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October Fest for 'Antz'

Box Office: DreamWorks' film opens with an estimated $16.8 million--possibly the best-ever opening for the month; Williams' 'Dreams' is a close second.

October 05, 1998|RICHARD NATALE | SPECIAL TO THE TIMES

DreamWorks' early-bird animated effort "Antz" ate up the box office this weekend with a three-day debut estimated at $16.8 million, and looks to be the best October debut ever, slipping past the previous record holder, MGM/UA's 1994 "Stargate."

In hot pursuit was second-place "What Dreams May Come," Robin Williams' it's-a-wonderful-life-after-death fantasy love story, which got off to an ambitious start with an estimated $16.1 million, the Oscar-winning actor's best noncomedy start ever and third best for the month.

Though it fell back to third place behind the new arrivals, "Rush Hour" stayed in the race with a projected $15 million for its third weekend and almost $85 million in 21 days on 2,701 screens. "Rush Hour" should zip past $100 million sometime over the next week or so.

The weekend's third national debut, the "Saturday Night Live"-inspired Will Ferrell-Chris Kattan comedy "A Night at the Roxbury," got past the doorman with a more-than-respectable entrance of $10 million in 1,865 theaters, again demonstrating the audiences' hunger for comedies--particularly among the young males who flocked to this one. Both "Roxbury" and "Rush Hour" will be pitted against Eddie Murphy's newest laugh-getter, "Holy Man," starting on Friday.

The top four films at the box office accounted for about $58 million, about as much as the top 12 films grossed over the first weekend in October last year--though according to most industry sources, projections for "Antz" may be slightly low and those for "Dreams" and "Roxbury" slightly high. Regardless, this year's dozen leaders racked up an impressive estimate of more than $83 million, up 42% from the same weekend last year.

"Antz," which beat another insect-themed film, Disney's "A Bug's Life," to theaters by six weeks or so, is DreamWorks principal Jeffrey Katzenberg's attempt to pry open his former employer's lock on the wildly lucrative animation dollar. This one, like DreamWorks' previous "Small Soldiers," is aimed at a slightly older, slightly hipper family audience than the kiddies Disney usually courts. But unlike "Small Soldiers," "Antz" is sending out all the right comedic signals to young and old alike. Most impressive was the film's 80% jump from Friday to Saturday, meaning the adult and family audiences were equally interested, according to company distribution chief Jim Tharp. That broadness is crucial for the film to stay in play. With the Columbus Day holiday in some parts of the country next weekend and little fare for families due until the holiday season, "Antz" may sustain. And while it may not reach the dizzying heights of Disney cash cows--from "Beauty and the Beast" through this summer's "Mulan"--it nonetheless jams DreamWorks' toe solidly in the animation door as the company prepares "Prince of Egypt," its putative "event" animated film set for release Dec. 18.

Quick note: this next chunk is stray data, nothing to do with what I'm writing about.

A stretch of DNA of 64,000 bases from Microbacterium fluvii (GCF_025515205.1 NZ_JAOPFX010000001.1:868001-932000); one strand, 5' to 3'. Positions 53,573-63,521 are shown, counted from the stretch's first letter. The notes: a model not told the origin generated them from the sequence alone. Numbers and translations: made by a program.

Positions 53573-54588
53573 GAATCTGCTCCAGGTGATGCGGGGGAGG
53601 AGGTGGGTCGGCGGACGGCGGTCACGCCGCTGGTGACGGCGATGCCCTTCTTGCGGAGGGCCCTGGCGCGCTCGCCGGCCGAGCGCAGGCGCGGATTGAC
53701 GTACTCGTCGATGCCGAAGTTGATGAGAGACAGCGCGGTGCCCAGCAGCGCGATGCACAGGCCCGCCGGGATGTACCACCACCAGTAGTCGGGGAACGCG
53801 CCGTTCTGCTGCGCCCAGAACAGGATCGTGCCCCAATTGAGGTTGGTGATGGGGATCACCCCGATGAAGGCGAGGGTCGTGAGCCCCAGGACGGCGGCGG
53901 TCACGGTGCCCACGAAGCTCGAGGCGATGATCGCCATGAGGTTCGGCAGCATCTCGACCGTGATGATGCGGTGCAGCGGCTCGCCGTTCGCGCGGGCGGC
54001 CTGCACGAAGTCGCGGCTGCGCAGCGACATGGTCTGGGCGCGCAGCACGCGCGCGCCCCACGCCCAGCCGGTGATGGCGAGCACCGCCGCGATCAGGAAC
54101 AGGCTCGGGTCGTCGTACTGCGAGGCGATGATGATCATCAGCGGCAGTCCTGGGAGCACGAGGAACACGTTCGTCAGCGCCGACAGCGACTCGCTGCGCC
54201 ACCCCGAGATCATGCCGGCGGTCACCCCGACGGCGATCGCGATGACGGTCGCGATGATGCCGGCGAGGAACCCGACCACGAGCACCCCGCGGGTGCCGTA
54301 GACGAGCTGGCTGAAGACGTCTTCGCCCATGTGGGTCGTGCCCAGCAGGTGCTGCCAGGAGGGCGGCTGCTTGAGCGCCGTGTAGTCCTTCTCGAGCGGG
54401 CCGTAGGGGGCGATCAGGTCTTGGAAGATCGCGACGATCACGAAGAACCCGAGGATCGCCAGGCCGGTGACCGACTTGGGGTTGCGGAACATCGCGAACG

Industry attention is equally keen on how the release of "Antz" will impact "Bug's Life's" box-office life and whether Disney can overcome being beaten to the punch, as it did when the DreamWorks co-production "Deep Impact" got the first jab in before the similarly themed "Armageddon" opened earlier this year.

"What Dreams May Come," from Polygram Films, was in 2,526 theaters and actually was the No. 1 film on Friday. But it didn't get a major bump on Saturday, which could be a sign of trouble--but could also have to do with the film's long running time, which limits its number of showings. Polygram says the movie is playing equally well with older and younger audiences, men and women. And one of its producers, Interscope's Scott Kroopf, points to encouraging word of mouth on what is admittedly a difficult sell. At a budget reported to be somewhere around $85 million, the after-life romance will need all the sustenance it can get from Williams' considerable star power and word of mouth. Kroopf thinks the film has a shot because of the upcoming holiday weekend and no major debut that competes with "Dreams' " primary audience.

As for "Roxbury," it too had a small increase from Friday to Saturday (about 30%, compared to 64% for "Rush Hour"), indicating its audience is primarily young and male. Yet another in the seemingly endless big-screen renditions of "SNL" skits, "Roxbury" did well enough to justify more of the same in the future, though nowhere near the kind of business of something like "Wayne's World."

There was no sophomore jinx for "Urban Legend," which declined an acceptable 33% from its first weekend to $7 million on 2,257 screens, meaning the youthful thriller has playability and can withstand the heat of competition. "Legend" has collected $20.4 million to date.

Second-weekend results were less salubrious for the adult suspense drama "Ronin," which suffered a troubling 44% drop in 2,879 theaters to $7.2 million and almost $24 million in 10 days, clearly sabotaged by the new entries at the multiplex.

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